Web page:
Heading to college is an exciting adventure – except when you have mysophobia, the fear of germs. Then, a college campus can become a scary place.
John worried about germs. He shared a dorm room with two roommates and they all shared one bathroom. John spent each night cleaning the bathroom with bleach to wipe away germs after his roommates used the bathroom. Some nights he would spend hours cleaning the bathroom, so much that it began to interfere with his studies.
Julia found it difficult to touch surfaces that were used by other people. At first it wasn’t so bad but as the semester progressed, her fears grew. She found it repulsive to touch a desktop and carried disinfectant wipes with her to wipe down desks or tables in the cafeteria before she sat down. She carried a water bottle with her because she couldn’t drink from a public water fountain and rushed back to her dorm in between classes to use the bathroom in her private dorm room.
_Jose washed his hands hundreds of times each day_and in between washing he used hand sanitizers. Every time he touched anything – desks, water fountains, chairs, tables – he washed his hands. After a few weeks, his hands were dry and cracked from constant washing.
The fear of germs, also called germaphobia, is an irrational fear of becoming contaminated. Germaphobes often see the world as a dirty place. They feel that no matter how much they wash themselves or objects, they can’t get rid of all the germs. They worry constantly about getting sick and the first sign of an illness, even a single cough, can send them into a cleaning frenzy.
Most commonly germophobes wash their hands excessively, won’t use public bathrooms and won’t share personal items (combs, brushes, food, cups). They might avoid being in public places where they might come in physical contact with others. Some germaphobes might have further restrictions in their daily life including not touching doorknobs, not using public transportation, or refusing to shake hands. Many will carry hand sanitizers with them and use them liberally throughout the day.
For college students, germaphobia can interfere with daily life. It can range from mild (using a hand sanitizer throughout the day) to severe (avoiding going to class, spending evenings sanitizing belongings instead of studying, etc.). It can interfere with social relationships or even prevent someone from interacting with others.
Luckily, there is help available. If you believe that you or someone you know is a germophobe, the collegounseling center or health center is the best place to start.
Cognitive behavioral therapy (CBT) has been found to be effective in treating mysophobia and obsessive compulsive disorder. Exposure and desensitization allow someone to gradually overcome their fear. For example, a person afraid to touch a water fountain might first touch it with one finger, refraining from washing their hands for a few minutes. Slowly the counselor would increase the exposure (more than one finger, then the whole hand) while also slowly increasing the time between touching it and washing hands.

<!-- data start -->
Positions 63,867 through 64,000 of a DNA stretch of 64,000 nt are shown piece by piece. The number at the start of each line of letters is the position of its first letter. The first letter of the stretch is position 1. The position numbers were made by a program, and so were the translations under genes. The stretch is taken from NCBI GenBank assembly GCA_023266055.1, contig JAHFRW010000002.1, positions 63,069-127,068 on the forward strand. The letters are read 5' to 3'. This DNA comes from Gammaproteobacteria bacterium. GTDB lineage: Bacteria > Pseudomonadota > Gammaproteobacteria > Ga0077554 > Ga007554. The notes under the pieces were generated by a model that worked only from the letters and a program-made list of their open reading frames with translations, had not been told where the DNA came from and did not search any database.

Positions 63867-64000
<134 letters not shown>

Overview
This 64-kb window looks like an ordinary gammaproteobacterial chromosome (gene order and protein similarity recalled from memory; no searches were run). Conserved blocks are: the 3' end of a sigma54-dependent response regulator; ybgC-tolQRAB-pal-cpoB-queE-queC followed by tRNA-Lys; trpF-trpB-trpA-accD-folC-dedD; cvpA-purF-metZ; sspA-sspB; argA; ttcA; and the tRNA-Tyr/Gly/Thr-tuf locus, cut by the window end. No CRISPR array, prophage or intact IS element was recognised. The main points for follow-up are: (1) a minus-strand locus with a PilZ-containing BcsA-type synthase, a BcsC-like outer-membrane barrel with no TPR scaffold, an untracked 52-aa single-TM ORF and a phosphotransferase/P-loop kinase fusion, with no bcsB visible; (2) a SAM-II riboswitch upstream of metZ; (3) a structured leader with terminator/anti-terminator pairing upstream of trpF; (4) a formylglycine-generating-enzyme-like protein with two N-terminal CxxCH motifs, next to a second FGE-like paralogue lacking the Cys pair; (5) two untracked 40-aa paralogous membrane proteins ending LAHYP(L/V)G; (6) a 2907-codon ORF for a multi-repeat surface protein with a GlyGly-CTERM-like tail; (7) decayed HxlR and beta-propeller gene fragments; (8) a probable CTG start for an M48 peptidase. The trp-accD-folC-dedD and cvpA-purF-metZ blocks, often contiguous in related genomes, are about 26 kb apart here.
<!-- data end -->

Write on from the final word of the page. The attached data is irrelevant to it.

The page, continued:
In addition to exposure therapy, CBT helps to change attitudes and thought processes, challenging the belief that “I will become deathly ill if I touch the water fountain” to a more balanced thought, such as, “Many people touch the water fountain each day without getting sick,” or “Germs are sometimes helpful.” Another aspect of CBT is to incorporate relaxation strategies to lower levels of anxiety.
Some people find a combination of CBT and medication is helpful, especially in the early stages of CBT. However, many people use CBT alone and find they begin to feel better anywhere from eight to 12 weeks after starting the therapy.
For more information on anxiety in college:
OCD and Contamination: IOCDF.org
Overcoming OCD: A Guide for College Students: OCD Chicago
Eileen Bailey is a freelance health writer. She is the author of Idiot’s Guide to Adult ADHD, Idiot’s Guide to Cognitive Behavioral Therapy, Essential Guide to Overcoming Obsessive Love and Essential Guide to Asperger’s Syndrome. She can be found on Twitter @eileenmbailey and on Facebook at eileenmbailey.
Eileen Bailey is a freelance health writer. She is the author of What Went Right: Reframe Your Thinking for a Happier Now, Idiot’s Guide to Adult ADHD, Idiot’s Guide to Cognitive Behavioral Therapy, Essential Guide to Overcoming Obsessive Love, and Essential Guide to Asperger’s Syndrome. She can be found on Twitter @eileenmbailey and on Facebook at eileenmbailey.